Mono-Green Aggro❄ likely falls Game 1 to Esper Control but fights back with Snakeskin Veil after sideboard. This is not Veil of Summer and can line up poorly if caught by a sweeper at the right time. Esper Control cranks up its sweeper count after sideboard, punishing the aggro opponent for over-extending most of the time. Outside of a few tricks and bigger threats, Mono-Green Aggro❄ doesn’t gain much traction in the sideboarded games, making this a good matchup for Esper Control. The biggest enemy Esper Control has in the aggro matchup is its manabase, but luckily Mono-Green Aggro❄ doesn’t toss out a bunch of one-drops to penalize a slow mana draw.
VS Mono-White Aggro❄
- 4 Luminarch Aspirant
- 4 Usher of the Fallen
- 3 Reidane, God of the Worthy
- 4 Elite Spellbinder
- 3 Stonebinder's Familiar
- 4 Intrepid Adversary
- 4 Sungold Sentinel
- 3 Adeline, Resplendent Cathar
As with Dimir Control, this is my favorite matchup to beat up on in the format. Linear is a term that has been perceived as derogatory, but that’s not at all the intent. This is a prime example of a linear aggro deck, one that produces as many early threats as possible, with equipment and removal to push back opposing blockers. That’s the deck in its entirety, but that does not mean it’s easier to play than others. In Magic terms, linear is a descriptor to identify the main path to victory, usually a strong path, where outside of that defined gameplan, it’s very difficult to win. Esper Control does a great job of gumming that path up with the best removal and sweepers, making it very difficult to make a late-game stand.
The creatures in this deck have notoriously low toughness, making The Meathook Massacre another devastating sweeper to add to Doomskar. This makes six sweepers in the maindeck, with eight targeted removal spells on Turn 2. Unlike aggro decks of the past, these creatures do not produce the advantage while on the battlefield, nor do they have resilience to destroy effects, making this matchup the best possible for my Esper Control fans. It also summons the power of Faceless Haven, a point to keep aware of when dispatching removal against pitiful threats that can barely cause harm in the mid to late-game.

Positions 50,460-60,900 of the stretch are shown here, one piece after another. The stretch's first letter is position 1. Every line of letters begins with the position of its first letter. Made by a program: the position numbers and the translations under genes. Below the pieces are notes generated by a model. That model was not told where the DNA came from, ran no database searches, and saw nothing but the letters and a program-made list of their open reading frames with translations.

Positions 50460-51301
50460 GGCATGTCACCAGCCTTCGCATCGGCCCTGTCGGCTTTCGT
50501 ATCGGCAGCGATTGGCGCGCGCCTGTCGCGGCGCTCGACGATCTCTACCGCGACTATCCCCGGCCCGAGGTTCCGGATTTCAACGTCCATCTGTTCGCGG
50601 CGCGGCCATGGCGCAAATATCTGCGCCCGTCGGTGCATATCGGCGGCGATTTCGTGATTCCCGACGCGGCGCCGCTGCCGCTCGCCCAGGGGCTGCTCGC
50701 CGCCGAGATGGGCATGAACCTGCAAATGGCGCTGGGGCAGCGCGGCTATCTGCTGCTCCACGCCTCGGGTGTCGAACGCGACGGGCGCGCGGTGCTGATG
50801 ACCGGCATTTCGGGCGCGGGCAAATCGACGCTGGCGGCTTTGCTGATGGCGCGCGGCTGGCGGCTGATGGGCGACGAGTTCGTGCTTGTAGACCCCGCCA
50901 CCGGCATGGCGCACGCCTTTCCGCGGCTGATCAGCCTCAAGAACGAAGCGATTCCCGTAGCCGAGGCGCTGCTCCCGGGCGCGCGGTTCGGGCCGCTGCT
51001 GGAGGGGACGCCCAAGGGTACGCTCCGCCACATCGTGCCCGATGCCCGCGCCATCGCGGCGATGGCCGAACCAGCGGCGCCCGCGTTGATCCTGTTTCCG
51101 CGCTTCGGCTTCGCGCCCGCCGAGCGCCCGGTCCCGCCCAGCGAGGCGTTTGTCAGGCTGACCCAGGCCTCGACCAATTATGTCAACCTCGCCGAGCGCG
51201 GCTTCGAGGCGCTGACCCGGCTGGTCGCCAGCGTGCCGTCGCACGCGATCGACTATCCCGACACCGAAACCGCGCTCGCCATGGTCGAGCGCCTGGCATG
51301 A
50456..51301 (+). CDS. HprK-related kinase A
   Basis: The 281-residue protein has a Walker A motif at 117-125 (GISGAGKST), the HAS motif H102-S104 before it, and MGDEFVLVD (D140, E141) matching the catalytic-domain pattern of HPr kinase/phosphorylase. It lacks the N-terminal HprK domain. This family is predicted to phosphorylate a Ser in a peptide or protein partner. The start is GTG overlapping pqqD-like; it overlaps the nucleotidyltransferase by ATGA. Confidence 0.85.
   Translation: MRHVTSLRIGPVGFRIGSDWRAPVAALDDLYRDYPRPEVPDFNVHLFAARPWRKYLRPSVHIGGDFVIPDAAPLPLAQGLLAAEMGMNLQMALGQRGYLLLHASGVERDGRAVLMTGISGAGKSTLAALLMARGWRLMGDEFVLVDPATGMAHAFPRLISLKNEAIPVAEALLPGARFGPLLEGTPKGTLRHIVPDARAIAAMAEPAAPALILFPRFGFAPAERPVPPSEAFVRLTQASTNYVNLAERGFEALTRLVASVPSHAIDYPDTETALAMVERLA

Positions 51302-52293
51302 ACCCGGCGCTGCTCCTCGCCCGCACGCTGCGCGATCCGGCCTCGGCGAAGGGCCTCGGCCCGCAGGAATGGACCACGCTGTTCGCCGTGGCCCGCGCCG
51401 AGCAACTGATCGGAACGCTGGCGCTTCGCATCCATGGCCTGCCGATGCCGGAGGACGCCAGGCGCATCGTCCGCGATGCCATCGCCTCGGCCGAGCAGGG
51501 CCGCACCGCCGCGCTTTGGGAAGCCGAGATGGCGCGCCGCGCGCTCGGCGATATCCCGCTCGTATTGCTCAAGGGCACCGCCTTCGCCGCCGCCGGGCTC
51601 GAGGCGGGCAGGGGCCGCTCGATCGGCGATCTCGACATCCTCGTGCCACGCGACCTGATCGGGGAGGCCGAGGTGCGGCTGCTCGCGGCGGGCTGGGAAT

In the sideboard games, Mono-White Aggro❄ has enlisted the help from Guardian of Faith. This card is a game changer and must be respected, as it can destroy anyone caught off guard. Sweepers are the backbone of Esper Control, which may lead to see the amount we’re working with in the sideboarded games. With an additional two, that makes eight total copies to wreak havoc with Game 2 and Game 3. The ninth potential sweeper I leave in the sideboard, to fetch up with The Raven’s Warning, another sweet card I have waited a while to get into the lineup. The creature it makes can trade with theirs, or do its main job of drawing a card, seeing their hand, and gaining two life. After that is all said and done, it tutors anything to the top of the library from the sideboard, likely a sweeper to take out the aggressive wave with ease.